The news was first leaked this weekend, but will today be confirmed by Intel: the first Nehalem products launched will carry the ‘i7′ identifier, officially becoming the ‘Intel Core i7′ processor. As is the norm, each individual model will carry a separate model code (eg: Intel Core i7 E1xxx), although Intel hasn’t mentioned what the new scheme will be.
How this and future identifiers will be used is another question up in the air. The first launch processors will carry the i7 moniker, with “several new identifiers to come as different products launch over the next year“. Note that it mentions over the “next year”, not years, so i7 seems to be exclusive to a certain set of processors, most likely the higher-end of the bunch. The mid-range and lower-end processors, on release, will likely carry a different identifier, while Westmere, Nehalem’s 32-nm counterpart, will also carry another.
For those unaware what Nehalem is (and how that’s possible, I’m unsure), you might want to read through our look that took place a few months ago. Most notable will be a more refined micro-architecture that adds in an integrated memory controller and is very modular and scalable in design. Though Intel hasn’t confirmed products to be launched yet, the road map seems to list three differing models due out sometime this year.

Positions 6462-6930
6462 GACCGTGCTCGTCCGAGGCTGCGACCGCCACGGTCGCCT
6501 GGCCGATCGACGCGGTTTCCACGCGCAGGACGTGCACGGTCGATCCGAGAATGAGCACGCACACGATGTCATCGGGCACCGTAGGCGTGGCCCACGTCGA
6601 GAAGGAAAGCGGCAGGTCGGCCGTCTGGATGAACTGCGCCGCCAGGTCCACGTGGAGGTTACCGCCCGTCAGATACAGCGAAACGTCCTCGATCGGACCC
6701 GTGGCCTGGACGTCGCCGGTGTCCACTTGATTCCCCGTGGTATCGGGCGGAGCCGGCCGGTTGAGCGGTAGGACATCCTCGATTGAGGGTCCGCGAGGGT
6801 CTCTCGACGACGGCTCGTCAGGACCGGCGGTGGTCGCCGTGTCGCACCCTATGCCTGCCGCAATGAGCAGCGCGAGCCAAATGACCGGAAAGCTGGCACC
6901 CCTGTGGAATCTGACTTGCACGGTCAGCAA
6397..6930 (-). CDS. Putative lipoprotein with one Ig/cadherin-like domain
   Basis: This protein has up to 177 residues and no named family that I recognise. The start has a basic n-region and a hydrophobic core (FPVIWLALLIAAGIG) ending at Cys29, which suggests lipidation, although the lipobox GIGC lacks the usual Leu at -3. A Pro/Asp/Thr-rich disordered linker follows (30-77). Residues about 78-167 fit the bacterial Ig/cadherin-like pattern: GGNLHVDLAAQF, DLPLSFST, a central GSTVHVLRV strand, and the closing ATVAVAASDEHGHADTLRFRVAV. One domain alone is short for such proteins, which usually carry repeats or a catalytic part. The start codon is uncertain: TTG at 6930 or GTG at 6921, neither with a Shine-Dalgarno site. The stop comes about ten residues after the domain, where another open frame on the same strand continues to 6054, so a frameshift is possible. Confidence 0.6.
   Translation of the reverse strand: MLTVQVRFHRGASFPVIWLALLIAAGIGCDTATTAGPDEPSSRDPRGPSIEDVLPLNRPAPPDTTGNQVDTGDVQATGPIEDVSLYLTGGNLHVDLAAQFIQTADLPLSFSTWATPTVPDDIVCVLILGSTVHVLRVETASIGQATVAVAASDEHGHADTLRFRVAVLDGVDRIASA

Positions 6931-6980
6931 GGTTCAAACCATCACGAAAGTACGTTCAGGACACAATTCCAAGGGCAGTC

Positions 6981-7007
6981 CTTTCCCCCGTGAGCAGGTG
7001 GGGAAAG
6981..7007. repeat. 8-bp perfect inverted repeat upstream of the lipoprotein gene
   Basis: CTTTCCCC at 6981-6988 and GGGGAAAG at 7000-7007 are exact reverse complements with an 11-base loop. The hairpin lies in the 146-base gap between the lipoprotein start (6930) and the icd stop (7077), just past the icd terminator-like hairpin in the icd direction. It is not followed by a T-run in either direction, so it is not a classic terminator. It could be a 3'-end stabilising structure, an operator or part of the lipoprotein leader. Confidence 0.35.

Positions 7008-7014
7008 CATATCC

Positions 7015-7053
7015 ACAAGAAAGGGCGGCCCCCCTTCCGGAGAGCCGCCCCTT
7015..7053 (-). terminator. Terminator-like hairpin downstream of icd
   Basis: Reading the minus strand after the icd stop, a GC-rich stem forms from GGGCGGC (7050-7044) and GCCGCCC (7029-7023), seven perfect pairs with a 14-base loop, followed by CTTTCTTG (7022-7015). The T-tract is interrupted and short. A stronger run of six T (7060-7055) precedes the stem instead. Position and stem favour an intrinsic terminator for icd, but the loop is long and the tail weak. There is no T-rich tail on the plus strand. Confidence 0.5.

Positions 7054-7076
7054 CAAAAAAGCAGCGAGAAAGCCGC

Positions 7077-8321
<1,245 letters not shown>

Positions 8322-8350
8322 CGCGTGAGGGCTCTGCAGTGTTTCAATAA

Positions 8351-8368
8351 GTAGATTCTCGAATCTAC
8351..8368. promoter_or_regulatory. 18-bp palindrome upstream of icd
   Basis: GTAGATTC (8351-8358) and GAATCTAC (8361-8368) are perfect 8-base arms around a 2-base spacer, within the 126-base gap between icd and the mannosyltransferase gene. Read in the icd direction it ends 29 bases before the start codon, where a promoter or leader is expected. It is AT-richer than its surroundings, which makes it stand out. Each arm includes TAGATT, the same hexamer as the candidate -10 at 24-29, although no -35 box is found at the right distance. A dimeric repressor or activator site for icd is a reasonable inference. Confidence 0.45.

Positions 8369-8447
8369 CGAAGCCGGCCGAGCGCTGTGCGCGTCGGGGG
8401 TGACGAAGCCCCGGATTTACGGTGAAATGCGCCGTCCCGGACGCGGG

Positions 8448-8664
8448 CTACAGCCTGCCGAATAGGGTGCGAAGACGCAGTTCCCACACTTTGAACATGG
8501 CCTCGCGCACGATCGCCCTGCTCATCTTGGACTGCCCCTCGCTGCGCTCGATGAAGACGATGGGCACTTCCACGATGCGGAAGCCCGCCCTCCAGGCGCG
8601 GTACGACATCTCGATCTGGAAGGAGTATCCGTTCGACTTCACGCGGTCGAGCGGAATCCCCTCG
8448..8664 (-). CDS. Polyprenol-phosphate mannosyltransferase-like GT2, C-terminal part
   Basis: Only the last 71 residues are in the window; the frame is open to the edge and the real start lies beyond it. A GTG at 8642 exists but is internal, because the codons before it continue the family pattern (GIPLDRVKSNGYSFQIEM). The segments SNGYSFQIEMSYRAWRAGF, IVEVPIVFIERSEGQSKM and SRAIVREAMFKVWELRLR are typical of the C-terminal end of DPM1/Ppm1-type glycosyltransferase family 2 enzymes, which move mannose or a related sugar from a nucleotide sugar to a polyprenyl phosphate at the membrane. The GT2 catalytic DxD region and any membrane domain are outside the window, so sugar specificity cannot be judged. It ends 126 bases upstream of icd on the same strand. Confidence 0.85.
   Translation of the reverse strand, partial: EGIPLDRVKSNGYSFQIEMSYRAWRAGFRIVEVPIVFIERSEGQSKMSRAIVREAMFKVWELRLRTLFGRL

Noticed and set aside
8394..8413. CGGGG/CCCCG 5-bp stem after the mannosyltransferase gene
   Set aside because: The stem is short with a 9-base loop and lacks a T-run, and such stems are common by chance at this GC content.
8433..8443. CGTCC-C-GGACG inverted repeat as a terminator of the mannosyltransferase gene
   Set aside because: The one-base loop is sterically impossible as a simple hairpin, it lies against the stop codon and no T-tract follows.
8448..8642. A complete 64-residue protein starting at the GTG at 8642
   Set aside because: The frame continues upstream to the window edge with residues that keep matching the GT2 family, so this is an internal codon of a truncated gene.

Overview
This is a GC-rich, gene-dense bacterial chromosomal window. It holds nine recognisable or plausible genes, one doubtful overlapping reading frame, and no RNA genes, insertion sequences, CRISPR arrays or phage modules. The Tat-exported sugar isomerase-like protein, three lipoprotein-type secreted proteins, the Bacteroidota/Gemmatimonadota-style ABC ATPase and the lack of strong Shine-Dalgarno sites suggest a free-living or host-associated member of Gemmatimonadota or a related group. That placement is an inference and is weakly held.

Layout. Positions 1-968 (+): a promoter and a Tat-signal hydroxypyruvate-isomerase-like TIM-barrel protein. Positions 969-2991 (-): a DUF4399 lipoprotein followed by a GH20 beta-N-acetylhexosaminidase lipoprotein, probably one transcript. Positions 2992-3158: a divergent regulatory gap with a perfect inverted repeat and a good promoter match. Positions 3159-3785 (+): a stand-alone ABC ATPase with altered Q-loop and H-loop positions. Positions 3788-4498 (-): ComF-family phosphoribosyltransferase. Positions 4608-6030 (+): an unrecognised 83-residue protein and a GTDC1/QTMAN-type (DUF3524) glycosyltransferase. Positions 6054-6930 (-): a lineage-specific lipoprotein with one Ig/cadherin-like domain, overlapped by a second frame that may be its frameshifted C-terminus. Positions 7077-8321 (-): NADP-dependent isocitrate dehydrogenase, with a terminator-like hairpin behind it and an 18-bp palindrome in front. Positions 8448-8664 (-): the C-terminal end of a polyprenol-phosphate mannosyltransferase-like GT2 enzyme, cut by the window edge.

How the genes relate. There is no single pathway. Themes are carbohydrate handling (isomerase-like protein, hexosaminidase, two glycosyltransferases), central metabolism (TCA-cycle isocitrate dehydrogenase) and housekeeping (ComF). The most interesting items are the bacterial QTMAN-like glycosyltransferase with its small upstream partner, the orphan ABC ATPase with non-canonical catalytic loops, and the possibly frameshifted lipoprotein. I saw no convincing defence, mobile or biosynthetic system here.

The ‘Extreme Edition’ (which I’ve seen in person and can verify for it’s sheer speed and overclocking-ability) will debut at 3.2GHz and carry a price of $999 per 1,000. The high-end of the mid-range will be clocked at 2.93GHz and carry a price of $562 per 1,000, while the mid-range offering will come in at $284 per 1,000 and offer a clock speed of 2.66GHz. All launch processors will offer 256Kb of L2 cache along with 8MB of L3 cache, and of course will offer support for triple-channel DDR3.
It’s still unknown when the first products will be launched, but Intel’s stance is still that production will occur in Q4 of this year.
SANTA CLARA, Calif., Aug. 11, 2008 – Intel Corporation announced today that desktop processors based on the company’s upcoming new micro-architecture (codenamed “Nehalem”) will be formally branded “Intel Core processor.” The first products in this new family of processors, including an “Extreme Edition” version, will carry an “i7″ identifier and will be formally branded as “Intel Core i7 processor.” This is the first of several new identifiers to come as different products launch over the next year.